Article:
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            Human volition: towards a neuroscience of will.

            The capacity for voluntary action is seen as essential to human nature. Yet neuroscience and behaviourist psychology have traditionally dismissed the topic as unscientific, perhaps because the mechanisms that cause actions have long been unclear. However, new research has identified networks of brain areas, including the pre-supplementary motor area, the anterior prefrontal cortex and the parietal cortex, that underlie voluntary action. These areas generate information for forthcoming actions, and also cause the distinctive conscious experience of intending to act and then controlling one's own actions. Volition consists of a series of decisions regarding whether to act, what action to perform and when to perform it. Neuroscientific accounts of voluntary action may inform debates about the nature of individual responsibility.
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              The addiction-stroop test: Theoretical considerations and procedural recommendations.

              Decisions about using addictive substances are influenced by distractions by addiction-related stimuli, of which the user might be unaware. The addiction-Stroop task is a paradigm used to assess this distraction. The empirical evidence for the addiction-Stroop effect is critically reviewed, and meta-analyses of alcohol-related and smoking-related studies are presented. Studies finding the strongest effects were those in which participants had strong current concerns about an addictive substance or such concerns were highlighted through experimental manipulations, especially those depriving participants of the substance. Theories to account for addiction-related attentional bias are discussed, of which the motivational theory of current concerns appears to provide the most complete account of the phenomenon. Recommendations are made for maximizing the precision of the addiction-Stroop test in future research. Copyright 2006 APA, all rights reserved.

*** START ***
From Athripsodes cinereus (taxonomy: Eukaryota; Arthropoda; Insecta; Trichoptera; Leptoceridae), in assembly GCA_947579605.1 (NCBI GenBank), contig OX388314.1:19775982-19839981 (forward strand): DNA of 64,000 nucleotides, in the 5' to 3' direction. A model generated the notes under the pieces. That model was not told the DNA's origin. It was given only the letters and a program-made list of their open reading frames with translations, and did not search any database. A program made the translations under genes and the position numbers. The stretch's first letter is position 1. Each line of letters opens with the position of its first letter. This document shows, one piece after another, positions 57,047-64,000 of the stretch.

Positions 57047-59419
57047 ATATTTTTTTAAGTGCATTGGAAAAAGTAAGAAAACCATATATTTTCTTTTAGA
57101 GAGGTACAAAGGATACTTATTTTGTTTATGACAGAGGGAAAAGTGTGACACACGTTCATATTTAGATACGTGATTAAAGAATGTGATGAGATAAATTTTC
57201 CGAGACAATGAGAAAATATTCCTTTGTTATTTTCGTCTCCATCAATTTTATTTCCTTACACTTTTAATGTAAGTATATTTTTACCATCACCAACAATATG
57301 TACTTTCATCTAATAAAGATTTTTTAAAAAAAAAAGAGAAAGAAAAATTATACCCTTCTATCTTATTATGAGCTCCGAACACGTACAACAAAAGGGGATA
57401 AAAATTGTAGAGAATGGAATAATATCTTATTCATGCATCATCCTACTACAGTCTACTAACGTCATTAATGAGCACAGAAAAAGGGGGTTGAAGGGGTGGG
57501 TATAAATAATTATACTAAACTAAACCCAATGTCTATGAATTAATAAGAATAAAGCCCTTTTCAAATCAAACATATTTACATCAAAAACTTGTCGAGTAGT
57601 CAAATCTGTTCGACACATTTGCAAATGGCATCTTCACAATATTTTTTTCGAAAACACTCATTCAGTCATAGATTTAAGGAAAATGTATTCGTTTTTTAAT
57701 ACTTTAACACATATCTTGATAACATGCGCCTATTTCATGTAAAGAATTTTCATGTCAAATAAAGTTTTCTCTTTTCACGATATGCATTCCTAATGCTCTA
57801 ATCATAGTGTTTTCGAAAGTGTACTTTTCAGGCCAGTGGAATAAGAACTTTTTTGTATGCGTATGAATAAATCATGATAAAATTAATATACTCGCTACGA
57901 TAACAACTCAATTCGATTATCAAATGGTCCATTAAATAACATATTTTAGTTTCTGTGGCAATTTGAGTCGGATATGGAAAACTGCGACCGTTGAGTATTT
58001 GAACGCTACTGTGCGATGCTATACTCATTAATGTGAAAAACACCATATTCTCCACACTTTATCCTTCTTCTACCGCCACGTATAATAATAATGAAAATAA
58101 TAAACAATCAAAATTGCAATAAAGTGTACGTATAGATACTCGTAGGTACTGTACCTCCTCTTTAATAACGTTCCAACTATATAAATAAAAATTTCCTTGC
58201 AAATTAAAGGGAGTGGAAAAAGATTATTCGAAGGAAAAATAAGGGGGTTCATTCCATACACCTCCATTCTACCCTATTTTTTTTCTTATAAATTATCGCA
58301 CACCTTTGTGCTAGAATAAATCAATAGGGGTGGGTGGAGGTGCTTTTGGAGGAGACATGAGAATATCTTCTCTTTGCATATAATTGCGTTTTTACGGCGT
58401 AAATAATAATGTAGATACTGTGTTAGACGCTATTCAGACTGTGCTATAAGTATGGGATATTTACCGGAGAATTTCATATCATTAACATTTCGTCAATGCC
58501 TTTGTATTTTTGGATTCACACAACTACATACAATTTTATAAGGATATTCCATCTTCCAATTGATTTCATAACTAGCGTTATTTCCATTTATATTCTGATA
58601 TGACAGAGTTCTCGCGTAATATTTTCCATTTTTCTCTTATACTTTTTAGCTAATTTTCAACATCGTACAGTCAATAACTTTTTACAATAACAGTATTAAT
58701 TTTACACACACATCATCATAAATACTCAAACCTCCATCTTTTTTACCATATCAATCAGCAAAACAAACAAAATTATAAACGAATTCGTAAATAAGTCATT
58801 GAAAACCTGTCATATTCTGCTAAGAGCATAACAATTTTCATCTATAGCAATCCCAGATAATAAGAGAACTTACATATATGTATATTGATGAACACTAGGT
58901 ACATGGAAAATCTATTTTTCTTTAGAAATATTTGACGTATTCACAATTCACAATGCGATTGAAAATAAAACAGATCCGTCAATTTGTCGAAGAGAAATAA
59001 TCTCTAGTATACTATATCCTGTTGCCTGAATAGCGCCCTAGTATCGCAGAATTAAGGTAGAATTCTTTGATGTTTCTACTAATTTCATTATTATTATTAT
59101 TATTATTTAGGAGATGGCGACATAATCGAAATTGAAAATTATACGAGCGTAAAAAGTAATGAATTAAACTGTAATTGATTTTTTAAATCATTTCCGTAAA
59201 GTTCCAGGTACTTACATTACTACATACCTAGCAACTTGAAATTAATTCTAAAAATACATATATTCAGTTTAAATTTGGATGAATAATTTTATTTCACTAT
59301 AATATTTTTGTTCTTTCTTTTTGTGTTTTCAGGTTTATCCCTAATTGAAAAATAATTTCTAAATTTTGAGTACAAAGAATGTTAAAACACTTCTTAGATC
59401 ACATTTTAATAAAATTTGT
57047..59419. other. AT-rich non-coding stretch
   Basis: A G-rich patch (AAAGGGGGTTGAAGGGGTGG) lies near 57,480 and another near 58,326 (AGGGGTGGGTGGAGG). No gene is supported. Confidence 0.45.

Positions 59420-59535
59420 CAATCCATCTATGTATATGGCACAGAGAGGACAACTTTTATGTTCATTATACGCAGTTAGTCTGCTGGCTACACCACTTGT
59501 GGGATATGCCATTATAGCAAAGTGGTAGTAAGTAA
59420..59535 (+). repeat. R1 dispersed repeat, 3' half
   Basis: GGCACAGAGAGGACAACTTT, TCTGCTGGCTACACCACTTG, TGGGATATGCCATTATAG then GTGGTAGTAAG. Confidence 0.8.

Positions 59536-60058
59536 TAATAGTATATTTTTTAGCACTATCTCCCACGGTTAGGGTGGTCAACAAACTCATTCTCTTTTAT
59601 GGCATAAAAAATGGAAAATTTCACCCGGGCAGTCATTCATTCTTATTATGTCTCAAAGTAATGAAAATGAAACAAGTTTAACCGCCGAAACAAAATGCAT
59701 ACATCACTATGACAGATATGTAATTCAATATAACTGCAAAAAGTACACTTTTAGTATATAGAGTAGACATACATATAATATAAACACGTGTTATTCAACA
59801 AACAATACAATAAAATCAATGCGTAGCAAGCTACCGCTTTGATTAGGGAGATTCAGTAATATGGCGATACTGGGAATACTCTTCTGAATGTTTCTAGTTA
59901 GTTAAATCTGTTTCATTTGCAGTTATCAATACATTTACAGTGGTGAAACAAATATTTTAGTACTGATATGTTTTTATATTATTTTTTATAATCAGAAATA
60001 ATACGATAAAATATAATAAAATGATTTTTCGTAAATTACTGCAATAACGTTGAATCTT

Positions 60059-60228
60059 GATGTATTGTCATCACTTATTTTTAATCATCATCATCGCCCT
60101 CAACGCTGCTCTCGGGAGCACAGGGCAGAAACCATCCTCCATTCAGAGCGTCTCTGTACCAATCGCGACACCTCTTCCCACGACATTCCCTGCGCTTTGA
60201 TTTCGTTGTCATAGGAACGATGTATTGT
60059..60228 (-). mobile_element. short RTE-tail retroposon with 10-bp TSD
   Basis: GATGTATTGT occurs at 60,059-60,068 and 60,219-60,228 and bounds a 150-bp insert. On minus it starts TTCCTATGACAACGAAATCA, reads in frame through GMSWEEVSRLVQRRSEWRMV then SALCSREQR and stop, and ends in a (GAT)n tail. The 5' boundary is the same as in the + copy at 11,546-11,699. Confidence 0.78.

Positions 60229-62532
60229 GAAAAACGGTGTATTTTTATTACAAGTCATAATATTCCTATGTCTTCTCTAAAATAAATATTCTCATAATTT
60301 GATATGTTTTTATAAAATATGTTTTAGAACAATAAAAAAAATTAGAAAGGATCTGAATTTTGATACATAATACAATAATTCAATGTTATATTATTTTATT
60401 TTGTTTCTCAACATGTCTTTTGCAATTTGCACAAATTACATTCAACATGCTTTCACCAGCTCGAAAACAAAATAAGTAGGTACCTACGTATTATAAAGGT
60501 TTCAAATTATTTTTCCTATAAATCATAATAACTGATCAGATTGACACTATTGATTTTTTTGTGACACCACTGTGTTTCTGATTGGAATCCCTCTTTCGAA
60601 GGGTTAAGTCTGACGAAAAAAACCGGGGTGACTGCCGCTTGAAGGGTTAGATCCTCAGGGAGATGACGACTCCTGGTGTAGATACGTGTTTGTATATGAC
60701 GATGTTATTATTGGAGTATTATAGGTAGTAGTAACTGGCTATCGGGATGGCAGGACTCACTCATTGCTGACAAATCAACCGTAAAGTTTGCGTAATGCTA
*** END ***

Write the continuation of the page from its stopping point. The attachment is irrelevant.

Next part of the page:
Author and article information

                Journal of Behavioral Addictions
                Akadémiai Kiadó, co-published with Springer Science+Business Media B.V., Formerly Kluwer Academic Publishers B.V.
                1 June 2012
                : 1
                : 2
                : 68-73
                [ 1 ] Institute of Cognitive Neuroscience, Ruhr-University of Bochum, Bochum, Germany
                [ 2 ] International Centre for the Study of Occupational and Mental Health, Düsseldorf, Germany
                Author notes

                To eat is a necessity, but to eat intelligently is an art.

                La Rochefoucauld

                [* ] +49 (0) 234 32-24627, +49 (0) 234 32-04627, marlies.pinnow@
                © 2012 The Author(s)

                Open Access statement. This is an open-access article distributed under the terms of the Creative Commons Attribution-NonCommercial 4.0 International License (, which permits unrestricted use, distribution, and reproduction in any medium for non-commercial purposes, provided the original author and source are credited, a link to the CC License is provided, and changes – if any – are indicated.